Friday, June 5, 2009

Picnic Sandwich #2: Pan Bagnia

As lovely and tangy as the patafla is, it still strikes me as an appetizer sort of sandwich. Heck, the suggested menu from Outdoor Dining for patafla lists it in the appetizer slot. Sometimes, you need something a little heartier on your picnic, and if you're in a sandwich mood, this is just the thing:
Pan Bagnia

6 tablespoons olive oil
4 large slices eggplant (aubergine)
16 French beans
4 bread rolls
8 teaspoons olive oil, extra
2 cloves garlic, finely chopped
parsley, finely chopped
1 red bell pepper (capsicum), cut into strips
12 black olives, pitted
16 slices prosciutto
1 purple (Spanish) onion, thinly sliced, optional

Heat 6 tablespoons of olive oil in a frying pan and fry the eggplant slices until golden brown on each side. Lift out and drain on paper towels.

Cook the beans in boiling water for 5 minutes. Drain.

Cut the bread rolls in half and brush the cut surfaces with extra olive oil.

Sprinkle the bottom half of each bread roll with the garlic and parsley, then add a slice of eggplant to each one. Divide the remaining ingredients, including the beans, between the bread rolls, then join the halves of the bread rolls together.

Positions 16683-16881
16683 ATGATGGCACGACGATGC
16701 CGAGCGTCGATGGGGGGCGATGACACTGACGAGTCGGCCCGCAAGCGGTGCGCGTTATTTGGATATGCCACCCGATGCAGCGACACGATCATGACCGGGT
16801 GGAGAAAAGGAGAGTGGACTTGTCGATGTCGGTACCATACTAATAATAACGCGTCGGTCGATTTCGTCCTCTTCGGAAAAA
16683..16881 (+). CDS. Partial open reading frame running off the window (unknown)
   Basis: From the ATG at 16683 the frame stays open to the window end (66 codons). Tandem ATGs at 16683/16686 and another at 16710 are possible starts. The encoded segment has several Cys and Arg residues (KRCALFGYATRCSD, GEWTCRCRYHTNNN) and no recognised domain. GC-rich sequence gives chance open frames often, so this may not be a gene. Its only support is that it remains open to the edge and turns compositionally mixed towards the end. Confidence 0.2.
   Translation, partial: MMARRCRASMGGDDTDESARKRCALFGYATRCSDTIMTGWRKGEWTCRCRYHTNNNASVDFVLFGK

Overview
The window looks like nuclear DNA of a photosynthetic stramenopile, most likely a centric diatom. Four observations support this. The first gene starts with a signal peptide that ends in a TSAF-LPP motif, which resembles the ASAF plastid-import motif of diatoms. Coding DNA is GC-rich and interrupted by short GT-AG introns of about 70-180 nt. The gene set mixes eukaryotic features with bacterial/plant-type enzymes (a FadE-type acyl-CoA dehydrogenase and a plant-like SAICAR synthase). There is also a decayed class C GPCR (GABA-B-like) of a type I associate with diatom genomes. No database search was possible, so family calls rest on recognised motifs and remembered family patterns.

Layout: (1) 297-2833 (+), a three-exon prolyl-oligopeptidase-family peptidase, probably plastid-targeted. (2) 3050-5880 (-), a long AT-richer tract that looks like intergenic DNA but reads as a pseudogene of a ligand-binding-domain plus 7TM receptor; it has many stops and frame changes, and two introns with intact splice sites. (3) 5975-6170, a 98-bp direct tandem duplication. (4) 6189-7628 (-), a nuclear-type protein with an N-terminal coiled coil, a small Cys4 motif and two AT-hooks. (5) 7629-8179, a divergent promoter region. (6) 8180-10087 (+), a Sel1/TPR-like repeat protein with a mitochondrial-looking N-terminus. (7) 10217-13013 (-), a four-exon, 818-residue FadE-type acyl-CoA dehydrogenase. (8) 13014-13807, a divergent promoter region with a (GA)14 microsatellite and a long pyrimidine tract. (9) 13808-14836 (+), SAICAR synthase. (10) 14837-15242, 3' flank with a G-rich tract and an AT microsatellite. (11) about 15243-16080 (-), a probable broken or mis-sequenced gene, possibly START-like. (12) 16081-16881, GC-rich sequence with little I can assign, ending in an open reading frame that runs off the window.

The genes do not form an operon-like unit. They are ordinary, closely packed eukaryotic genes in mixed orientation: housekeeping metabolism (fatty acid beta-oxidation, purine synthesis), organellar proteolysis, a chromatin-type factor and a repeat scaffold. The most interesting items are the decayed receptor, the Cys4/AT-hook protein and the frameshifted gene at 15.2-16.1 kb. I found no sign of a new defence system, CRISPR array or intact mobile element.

Wrap each bread roll securely in plastic (cling) wrap, then put all four under a heavy weight (such as a heavy bread board) for about 30 minutes.

Serves 4

Tomato and Buttermilk Soup (page 93)
Pan Bagnia
Fudge Brownies (page 43)
There is a new French bakery behind the building I work at, and they serve a lauded pan bagnia. We keep talking about going there for lunch. But, oh, how easy it is to put together these weighted sandwiches on your own!

And weighted sandwiches are lovely. The juices mix, the sandwiches hold together well. You can make it without the prosciutto if you want to keep it vegetarian -- goodness knows there's a lot going on with the sandwich -- but I love the melting-on-your-tongue porky goodness the prosciutto brings. If you buy extra, you could always wrap some cantaloupe chunks with it, and serve it as part of a cheese course/dessert.

Chefly Husband has been known to do a version of this sandwich using a large loaf of bread. He calls it a Big Sandwich. I love it, but am charmed by the individual Not So Big nature of these. I'm also charmed with the idea of green beans on a sandwich. It's so very not what I ever did with green beans growing up. Were I to make these, I'd have to have extra beans on hand; our resident Corgi eats green beans with a passion.

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